In response to last week’s post on whether literature makes us more moral, a colleague in our philosophy department, Barrett Emerick, sent me a superb essay entitled “Finely Aware and Richly Responsible”: Moral Attention and the Moral Task of Literature.” Although written by philosopher Martha Nussbaum for a philosophy journal, the essay is the kind of interpretation that more literary scholars should engage in.
Nussbaum draws on Henry James’ The Golden Bowl to make several profound points about the relationship of literature to ethical behavior. Nussbaum is focused on how to live well—this is our ethical challenge—and to that end she sees parallels between the moral imagination and the creative imagination. She finds novels to be “the most appropriate articulation” of moral attention and moral vision. Or putting it slightly differently, she claims that a novel itself can be a work of moral achievement. The novels of Henry James, she believes, are particularly good exemplars of moral philosophy at work.
But Nussbaum doesn’t stop there. She says that, in the very process of reading Henry James, we exercise our own moral imaginations, which we can then apply towards our behavior in the world. A well-lived life, Nussbaum says, is like a work of literary art.
These are exciting but dense claims so here’s my attempt to unpack them. Nussbaum focuses on the point in The Golden Bowl where Adam must let his daughter Maggie go so that she can marry the man that she loves. We all recognize how emotionally fraught such a situation is since fathers frequently want to hold on to their daughters and daughters frequently feel guilty about leaving their fathers. Nussbaum is dazzled by Adam’s sensitivity and delicacy as he sacrifices his desires without imposing an emotional burden on Maggie.
Although, as Nussbaum notes several times, no paraphrase can begin to do justice to how well James handles the separation, here’s a sampling of her attempt to capture James’ moral complexity:
This daughter and this father must give one another up. Before this “they had, after all, whatever happened, always and ever each other…to do exactly what they would with: a provision full of possibilities.” But not all possibilities are, in fact, compatible with this provision. He must let her go, loving her, so that she can go live with her husband as a real wife; loving him, she must discover a way to let him go as a “great and high” man and not a failure, his dignity intact. In the “golden air” of these “massed Kentish woods” they “beat against the wind” and “cross the bar”: they reach, through a mutual and sustained moral effort, a resolution and an end. It is moreover (in this Tennysonian vision) their confrontation with death: her acceptance of the death of her own childhood and an all-enveloping love (her movement out of Eden into a place of life and death); his acceptance of a life that will be from now on, without her, a place of death. She bearing the guilt that her birth as a woman has killed him; he “offering himself, pressing himself upon her as a sacrifice—he had read his way so into her best possibility.” It is a reasonable place for us to begin our investigation; for the acts to be recorded can be said to be paradigmatic of the moral: his sacrifice, her preservation of his dignity, his recognition of her separate and autonomous life.
James articulates the intricacies so expertly that we as readers are challenged to make fine ethical distinctions. As we work through James’ sensibilities, we ourselves become more sensitive people. By capturing the complexity of the moral situation, The Golden Bowl prompts readers to exercise their moral faculties. Here’s Nussbaum again:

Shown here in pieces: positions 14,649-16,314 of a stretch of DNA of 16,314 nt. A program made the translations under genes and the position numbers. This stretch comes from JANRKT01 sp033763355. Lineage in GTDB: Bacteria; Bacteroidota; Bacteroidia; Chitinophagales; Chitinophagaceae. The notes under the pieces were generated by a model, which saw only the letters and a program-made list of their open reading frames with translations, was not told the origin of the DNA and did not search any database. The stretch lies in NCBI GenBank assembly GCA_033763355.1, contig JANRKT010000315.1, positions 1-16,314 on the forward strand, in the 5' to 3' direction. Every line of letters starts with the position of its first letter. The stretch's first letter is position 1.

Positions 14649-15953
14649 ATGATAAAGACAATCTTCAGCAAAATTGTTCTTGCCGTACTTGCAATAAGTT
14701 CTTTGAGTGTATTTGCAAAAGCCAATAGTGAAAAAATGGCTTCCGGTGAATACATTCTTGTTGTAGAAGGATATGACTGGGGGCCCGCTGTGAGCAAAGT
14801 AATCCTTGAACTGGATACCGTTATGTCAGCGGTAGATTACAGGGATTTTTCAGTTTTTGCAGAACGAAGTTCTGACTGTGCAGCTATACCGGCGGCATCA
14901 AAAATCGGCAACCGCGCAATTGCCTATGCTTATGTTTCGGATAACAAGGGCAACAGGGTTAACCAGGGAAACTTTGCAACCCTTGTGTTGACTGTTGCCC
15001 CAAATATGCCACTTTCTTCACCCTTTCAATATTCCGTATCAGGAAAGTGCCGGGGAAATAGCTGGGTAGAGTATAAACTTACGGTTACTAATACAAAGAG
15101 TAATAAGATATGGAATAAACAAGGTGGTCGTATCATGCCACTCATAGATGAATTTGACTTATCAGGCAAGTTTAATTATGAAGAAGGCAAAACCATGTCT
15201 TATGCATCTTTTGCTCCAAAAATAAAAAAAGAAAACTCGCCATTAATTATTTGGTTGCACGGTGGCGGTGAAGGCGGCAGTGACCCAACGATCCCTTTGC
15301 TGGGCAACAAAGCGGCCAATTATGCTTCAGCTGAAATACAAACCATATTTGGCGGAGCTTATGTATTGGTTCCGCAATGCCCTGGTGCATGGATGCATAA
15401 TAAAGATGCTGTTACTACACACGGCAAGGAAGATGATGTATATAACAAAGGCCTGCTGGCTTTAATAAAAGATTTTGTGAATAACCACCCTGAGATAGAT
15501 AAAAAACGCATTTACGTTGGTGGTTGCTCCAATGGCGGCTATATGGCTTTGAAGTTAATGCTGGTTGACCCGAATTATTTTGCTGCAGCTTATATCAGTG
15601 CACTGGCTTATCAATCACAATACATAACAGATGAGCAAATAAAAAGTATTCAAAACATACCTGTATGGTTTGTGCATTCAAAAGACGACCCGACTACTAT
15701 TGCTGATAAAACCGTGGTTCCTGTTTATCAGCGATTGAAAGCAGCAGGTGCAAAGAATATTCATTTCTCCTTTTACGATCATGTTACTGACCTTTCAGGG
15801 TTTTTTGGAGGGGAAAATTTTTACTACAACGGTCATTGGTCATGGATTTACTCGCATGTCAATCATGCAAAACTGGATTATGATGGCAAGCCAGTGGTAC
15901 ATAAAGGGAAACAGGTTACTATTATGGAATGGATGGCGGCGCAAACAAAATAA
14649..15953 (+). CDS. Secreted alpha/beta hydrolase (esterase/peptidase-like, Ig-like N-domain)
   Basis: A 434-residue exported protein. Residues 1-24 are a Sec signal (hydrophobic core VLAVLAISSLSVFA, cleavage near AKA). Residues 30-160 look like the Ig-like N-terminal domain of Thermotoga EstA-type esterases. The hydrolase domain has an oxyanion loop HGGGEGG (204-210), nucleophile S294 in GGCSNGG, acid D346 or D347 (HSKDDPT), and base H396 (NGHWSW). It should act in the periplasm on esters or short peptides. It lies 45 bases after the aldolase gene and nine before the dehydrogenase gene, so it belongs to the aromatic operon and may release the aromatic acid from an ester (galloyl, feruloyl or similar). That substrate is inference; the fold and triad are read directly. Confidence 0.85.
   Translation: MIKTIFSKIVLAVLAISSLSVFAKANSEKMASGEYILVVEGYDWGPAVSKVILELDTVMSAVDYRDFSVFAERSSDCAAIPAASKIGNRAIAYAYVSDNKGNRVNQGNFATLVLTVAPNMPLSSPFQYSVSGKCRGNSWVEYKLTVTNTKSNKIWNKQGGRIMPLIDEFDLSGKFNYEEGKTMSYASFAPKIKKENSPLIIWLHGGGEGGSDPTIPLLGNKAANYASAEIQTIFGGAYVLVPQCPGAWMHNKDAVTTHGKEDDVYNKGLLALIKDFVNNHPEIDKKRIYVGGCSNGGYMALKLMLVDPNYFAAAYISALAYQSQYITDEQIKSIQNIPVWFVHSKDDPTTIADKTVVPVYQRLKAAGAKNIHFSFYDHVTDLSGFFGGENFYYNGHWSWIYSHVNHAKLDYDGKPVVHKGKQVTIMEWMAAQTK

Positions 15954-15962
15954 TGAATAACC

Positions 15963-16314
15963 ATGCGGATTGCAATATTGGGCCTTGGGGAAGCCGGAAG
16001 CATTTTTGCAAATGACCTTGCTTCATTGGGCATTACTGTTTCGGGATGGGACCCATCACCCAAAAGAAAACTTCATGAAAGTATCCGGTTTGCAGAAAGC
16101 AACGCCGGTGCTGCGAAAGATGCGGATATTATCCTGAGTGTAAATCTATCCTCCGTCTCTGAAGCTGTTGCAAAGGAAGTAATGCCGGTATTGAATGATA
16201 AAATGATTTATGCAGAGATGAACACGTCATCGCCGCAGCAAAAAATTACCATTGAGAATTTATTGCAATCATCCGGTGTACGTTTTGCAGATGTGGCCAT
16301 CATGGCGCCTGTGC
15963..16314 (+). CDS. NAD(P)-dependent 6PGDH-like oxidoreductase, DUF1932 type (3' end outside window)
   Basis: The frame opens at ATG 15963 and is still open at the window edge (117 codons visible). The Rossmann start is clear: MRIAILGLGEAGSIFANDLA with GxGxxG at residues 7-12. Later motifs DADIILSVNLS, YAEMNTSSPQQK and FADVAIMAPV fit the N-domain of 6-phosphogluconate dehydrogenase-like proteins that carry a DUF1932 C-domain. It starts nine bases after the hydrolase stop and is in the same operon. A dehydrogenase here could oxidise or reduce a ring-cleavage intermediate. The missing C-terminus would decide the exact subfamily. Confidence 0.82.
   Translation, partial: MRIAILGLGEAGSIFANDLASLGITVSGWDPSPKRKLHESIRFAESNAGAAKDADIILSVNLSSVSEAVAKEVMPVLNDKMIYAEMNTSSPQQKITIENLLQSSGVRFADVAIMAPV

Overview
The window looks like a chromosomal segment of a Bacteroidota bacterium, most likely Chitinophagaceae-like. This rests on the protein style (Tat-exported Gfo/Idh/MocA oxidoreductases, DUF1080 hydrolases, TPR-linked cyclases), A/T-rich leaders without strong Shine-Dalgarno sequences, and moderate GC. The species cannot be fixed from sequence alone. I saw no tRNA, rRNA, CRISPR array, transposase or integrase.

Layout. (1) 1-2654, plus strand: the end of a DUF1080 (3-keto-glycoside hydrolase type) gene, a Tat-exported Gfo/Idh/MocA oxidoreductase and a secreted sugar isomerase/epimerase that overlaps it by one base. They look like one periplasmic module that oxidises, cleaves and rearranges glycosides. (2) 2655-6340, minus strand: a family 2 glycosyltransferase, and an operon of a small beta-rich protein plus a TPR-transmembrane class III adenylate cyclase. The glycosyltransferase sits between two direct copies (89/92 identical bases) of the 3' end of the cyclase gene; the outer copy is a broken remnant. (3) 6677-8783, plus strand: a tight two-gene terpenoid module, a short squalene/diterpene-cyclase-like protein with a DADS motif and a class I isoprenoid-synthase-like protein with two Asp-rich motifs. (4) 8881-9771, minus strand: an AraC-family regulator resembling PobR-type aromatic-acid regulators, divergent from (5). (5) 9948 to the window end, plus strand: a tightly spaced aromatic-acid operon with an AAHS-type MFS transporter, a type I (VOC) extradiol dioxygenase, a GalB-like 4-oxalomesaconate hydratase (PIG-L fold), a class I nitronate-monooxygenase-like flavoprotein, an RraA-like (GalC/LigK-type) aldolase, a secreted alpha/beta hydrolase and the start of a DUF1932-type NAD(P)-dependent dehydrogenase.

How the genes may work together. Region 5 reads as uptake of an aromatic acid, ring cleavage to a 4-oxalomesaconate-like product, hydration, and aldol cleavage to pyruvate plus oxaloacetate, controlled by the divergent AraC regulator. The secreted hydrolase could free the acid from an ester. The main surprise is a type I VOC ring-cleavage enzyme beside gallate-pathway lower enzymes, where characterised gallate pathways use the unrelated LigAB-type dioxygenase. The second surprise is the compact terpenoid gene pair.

For (as James frequently reminds us by his use of the author/reader “we”) our own attention to his characters will itself, if we read well, be a high case of moral attention. “Participants by a fond attention” (Art of the Novel) in the lives and dilemmas of his participants, we engage with them in a loving scrutiny of appearances. We actively care for their particularity and we strain to be people on whom none of their subtleties are lost, in intellect and feeling. So if James is right about what moral attention is, then he can fairly claim that a novel such as this one not only shows it better than an abstract treatise, it also elicits it. It calls forth our “active sense of life,” which is our moral faculty. The characters’ “emotions, their stirred intelligence, their moral consciousness, become thus, by sufficiently charmed perusal, our own very adventure” (Art of the Novel). More: the novel guarantees by its fictionality that we will be free of jealous possessiveness and “vulgar heat” toward its characters. So it offers us, by the very fact that it is a novel, training in a tender and loving objectivity that we can also cultivate in life.
As we read The Golden Bowl—if we read it sensitively and intelligently—we are developing skills that we can apply to our own relationships, which often seem hopelessly muddled. Think of how much baggage we bring into every personal encounter as you read this James passage, which Nussbaum quotes to open her article:
The effort to really see and to really represent is no idle business in face of the constant force that makes for muddlement.
In real life, to be sure, we don’t often display Adam’s sensitivity in fraught emotional situations where things seem pretty much muddled. For that matter, Henry James didn’t always demonstrate sensitivity in his own relationships. But just as he tapped into his bigger self to write The Golden Bowl, so we can get in touch with our bigger selves as we work through great novels, and we can become bigger people if we apply what we have learned from the experience. Our lives can become our own works of art.
If we work hard enough, we may even produce a masterpiece.